The contemporary spelling is "Ботьов" — the letter ь must be used after consonants instead of й (both pronounced [j]). Is the name in the article some kind of an archaic spelling, or is it a mistake? --Cameltrader 10:55, 6 August 2006 (UTC)

You are right that the modern spelling would be "Ботьов" but that is irrelevant because "Ботйов" was the original form he used himself. I see no point in modernizing the name that is mentioned only once in the article (so I am reverting the recent edit). In any case, the name has become universally established in yet another form: "Ботев". Apcbg 07:44, 10 September 2006 (UTC)

## Still a lot of problems

The tone is still inappropriately emotional. Nearly all the info about the April uprising (besides still reeking of POV) is redundant, because we have a separate article about it. Don't feel like dealing with it right now, but there's work to be done here. --194.145.161.227 23:25, 11 December 2006 (UTC) [[Media:${\displaystyle Example.ogg}$''Link title'''''Bold text''']]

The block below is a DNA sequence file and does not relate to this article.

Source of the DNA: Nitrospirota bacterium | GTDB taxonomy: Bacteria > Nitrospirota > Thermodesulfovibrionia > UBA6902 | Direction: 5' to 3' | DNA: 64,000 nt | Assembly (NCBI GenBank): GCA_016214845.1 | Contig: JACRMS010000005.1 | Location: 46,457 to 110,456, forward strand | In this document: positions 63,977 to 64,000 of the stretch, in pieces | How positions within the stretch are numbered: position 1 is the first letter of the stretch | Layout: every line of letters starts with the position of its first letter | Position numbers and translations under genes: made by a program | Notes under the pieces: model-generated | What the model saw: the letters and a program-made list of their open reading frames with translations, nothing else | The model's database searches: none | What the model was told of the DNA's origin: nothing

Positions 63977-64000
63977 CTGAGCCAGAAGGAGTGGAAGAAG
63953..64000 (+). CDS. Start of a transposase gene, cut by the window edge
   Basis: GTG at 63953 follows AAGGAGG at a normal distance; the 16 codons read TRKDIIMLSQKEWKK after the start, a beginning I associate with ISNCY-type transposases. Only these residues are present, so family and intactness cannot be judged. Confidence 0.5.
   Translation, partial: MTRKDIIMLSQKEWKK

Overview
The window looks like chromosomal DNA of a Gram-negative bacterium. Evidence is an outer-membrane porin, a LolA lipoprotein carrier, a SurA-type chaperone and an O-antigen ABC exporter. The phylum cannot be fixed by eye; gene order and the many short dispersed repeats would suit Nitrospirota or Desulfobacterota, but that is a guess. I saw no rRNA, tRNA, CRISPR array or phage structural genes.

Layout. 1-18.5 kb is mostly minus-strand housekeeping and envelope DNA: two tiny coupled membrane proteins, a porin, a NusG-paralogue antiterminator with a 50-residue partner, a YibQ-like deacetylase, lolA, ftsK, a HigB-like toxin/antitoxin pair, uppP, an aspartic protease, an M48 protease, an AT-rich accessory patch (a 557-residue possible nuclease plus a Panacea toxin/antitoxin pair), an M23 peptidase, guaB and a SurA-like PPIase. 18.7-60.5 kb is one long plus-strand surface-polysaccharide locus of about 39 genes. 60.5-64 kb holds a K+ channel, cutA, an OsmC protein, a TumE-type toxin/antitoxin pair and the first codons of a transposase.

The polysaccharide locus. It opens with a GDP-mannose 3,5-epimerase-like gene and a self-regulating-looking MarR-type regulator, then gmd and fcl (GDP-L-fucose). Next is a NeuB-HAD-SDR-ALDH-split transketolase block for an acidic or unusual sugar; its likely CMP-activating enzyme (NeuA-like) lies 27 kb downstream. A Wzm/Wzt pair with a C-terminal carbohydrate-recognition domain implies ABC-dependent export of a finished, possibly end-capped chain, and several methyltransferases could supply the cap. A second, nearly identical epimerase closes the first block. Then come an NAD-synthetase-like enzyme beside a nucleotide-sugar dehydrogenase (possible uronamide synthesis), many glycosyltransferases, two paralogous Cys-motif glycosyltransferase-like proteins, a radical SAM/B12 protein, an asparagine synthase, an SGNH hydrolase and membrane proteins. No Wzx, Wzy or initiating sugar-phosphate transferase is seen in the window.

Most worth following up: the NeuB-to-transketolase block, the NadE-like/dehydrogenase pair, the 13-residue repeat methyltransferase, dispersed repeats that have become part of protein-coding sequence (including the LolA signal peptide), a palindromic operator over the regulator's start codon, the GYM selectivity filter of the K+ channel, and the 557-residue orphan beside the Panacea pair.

## Poetry

Currently there isnt a single line about his poetry,if he is considered Bulgaria's national poet i think this should be emphasized over his revolutionary activity--Andres rojas22 05:23, 2 May 2007 (UTC)

Actually he is more famous as a revolutionary, but you're still right though. --Laveol 06:42, 3 June 2007 (UTC)

saying Botev is more famous as a revolutionary is a groundless claim and, in my opinion, incorrect. For God's sake, there are quotations from his poetry on the walls of Versailles! Botev is a established poet in European literature, and if he had written in English all of you would be reading him now...but sorry, let's not get emotional. And to add, Botev's qualities as a revolutionary are far from undisputed, hence (no offence) LAveol's claim sounds ridiculous to me. BTW something should also be mentioned about Hristo Botev's work as a publicist(journalist). But I don't have the guts to do it, sorry. Dimitar, 20 y.o. 20:43 CET, Oct 18, 2007